Laurence Sterne. (1713–1768). A Sentimental Journey through France and Italy.
The Harvard Classics Shelf of Fiction. 1917.


THE WORDS were scarce out of my mouth, when the Count de L——’s post-chaise, with his sister in it, drove hastily by: she had just time to make me a bow of recognition—and of that particular kind of it which told me she had not yet done with me. She was as good as her look; for, before I had quite finished my supper, her brother’s servant came into the room with a billet, in which she said she had taken the liberty to charge me with a letter, which I was to present myself to Madame R—— the first morning I had nothing to do at Paris. There was only added, she was sorry, but from what penchant she had not considered, that she had been prevented telling me her story—that she still owed it me; and if my route should ever lay through Brussels, and I had not by then forgot the name of Madame de L—— —that Madame de L—— would be glad to discharge her obligation.    1
  Then I will meet thee, said I, fair spirit! at Brussels—’t is only returning from Italy through Germany to Holland, by the route of Flanders, home—’t will scarce be ten posts out of my way; but were it ten thousand! with what a moral delight will it crown my journey, in sharing in the sickening incidents of a tale of misery told to me by such a sufferer! to see her weep! and though I cannot dry up the fountain of her tears, what an exquisite sensation is there still left, in wiping them away from off the cheeks of the first and fairest of women, as I’m sitting with my handkerchief in my hand in silence the whole night besides her?    2
  There was nothing wrong in the sentiment; and yet I instantly reproached my heart with it in the bitterest and most reprobate of expressions.    3
  It had ever, as I told the reader, been one of the singular blessings of my life, to be almost every hour of it miserably in love with some one; and my last flame happening to be blown out by a whiff of jealousy on the sudden turn of a corner, I had lighted it up afresh at the pure taper of Eliza but about three months before—swearing as I did it, that it should last me through the whole journey.—Why should I dissemble the matter? I had sworn to her eternal fidelity—she had a right to my whole heart—to divide my affections was to lessen them—to expose them, was to risk them: where there is risk, there may be loss—and what wilt thou have, Yorick! to answer to a heart so full of trust and confidence—so good, so gentle, and unreproaching!    4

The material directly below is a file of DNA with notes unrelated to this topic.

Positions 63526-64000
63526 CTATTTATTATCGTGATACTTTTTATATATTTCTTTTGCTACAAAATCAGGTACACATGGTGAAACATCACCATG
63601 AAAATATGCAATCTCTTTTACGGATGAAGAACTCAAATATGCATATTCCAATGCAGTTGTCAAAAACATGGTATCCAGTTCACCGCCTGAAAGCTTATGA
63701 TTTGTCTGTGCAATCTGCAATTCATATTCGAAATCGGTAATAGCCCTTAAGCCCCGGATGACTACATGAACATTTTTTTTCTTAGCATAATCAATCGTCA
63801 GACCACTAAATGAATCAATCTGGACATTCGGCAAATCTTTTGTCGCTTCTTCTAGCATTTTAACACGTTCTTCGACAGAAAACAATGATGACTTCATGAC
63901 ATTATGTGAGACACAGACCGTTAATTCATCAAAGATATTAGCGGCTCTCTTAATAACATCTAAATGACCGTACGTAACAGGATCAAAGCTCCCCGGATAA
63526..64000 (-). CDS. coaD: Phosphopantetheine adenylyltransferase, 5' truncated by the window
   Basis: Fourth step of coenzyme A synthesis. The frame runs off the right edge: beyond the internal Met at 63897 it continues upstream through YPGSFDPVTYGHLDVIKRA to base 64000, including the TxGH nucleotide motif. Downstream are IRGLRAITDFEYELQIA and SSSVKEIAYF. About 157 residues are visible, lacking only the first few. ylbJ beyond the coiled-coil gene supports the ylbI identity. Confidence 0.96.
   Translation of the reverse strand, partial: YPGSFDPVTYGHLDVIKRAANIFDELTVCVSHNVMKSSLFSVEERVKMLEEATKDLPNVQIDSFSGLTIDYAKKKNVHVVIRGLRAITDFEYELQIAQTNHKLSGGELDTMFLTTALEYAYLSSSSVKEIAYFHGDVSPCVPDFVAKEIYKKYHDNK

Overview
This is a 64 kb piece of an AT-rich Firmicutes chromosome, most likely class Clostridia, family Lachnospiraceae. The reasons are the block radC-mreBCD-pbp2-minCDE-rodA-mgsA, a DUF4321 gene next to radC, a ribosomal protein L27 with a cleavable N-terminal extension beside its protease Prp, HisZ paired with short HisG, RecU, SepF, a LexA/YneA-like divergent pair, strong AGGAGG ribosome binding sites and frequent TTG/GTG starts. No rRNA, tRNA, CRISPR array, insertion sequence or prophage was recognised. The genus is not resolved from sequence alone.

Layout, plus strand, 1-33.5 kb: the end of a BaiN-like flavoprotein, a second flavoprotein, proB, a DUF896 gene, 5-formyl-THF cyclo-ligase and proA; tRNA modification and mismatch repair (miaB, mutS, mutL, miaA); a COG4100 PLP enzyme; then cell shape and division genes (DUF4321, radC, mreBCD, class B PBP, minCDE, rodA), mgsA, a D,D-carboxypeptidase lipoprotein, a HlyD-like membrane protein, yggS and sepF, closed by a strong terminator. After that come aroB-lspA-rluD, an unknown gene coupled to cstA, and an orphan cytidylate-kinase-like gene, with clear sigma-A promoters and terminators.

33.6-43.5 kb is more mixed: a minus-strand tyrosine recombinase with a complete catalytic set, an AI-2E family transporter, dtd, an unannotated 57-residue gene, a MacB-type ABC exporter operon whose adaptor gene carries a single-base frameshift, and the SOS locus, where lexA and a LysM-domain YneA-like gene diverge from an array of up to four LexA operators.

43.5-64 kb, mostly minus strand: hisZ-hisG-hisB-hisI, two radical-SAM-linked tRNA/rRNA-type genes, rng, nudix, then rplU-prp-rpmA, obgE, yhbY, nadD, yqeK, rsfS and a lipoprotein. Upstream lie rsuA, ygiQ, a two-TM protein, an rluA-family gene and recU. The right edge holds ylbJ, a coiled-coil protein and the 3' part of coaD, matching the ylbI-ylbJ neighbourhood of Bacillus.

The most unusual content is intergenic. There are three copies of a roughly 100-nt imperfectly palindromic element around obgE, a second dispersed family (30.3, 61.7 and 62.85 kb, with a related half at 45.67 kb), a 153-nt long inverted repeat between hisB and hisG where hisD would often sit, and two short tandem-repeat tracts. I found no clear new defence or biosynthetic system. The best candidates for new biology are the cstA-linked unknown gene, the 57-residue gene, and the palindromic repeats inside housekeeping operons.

—I will not go to Brussels, replied I, interrupting myself—but my imagination went on—I recall’d her looks at that crisis of our separation, when neither of us had power to say Adieu! I look’d at the picture she had tied in a black ribband about my neck—and blush’d as I look’d at it.—I would have given the world to have kiss’d it—but was ashamed—and shall this tender flower, said, I pressing it between my hands—shall it be smitten to its very root—and smitten, Yorick! by thee, who hast promised to shelter it in thy breast?    5
  Eternal fountain of happiness! said I, kneeling down upon the ground—be thou my witness—and every pure spirit which tastes it, be my witness also, That I would not travel to Brussels, unless Eliza went along with me, did the road lead me towards heaven.    6
  In transports of this kind, the heart, in spite of the understanding, will always say too much.    7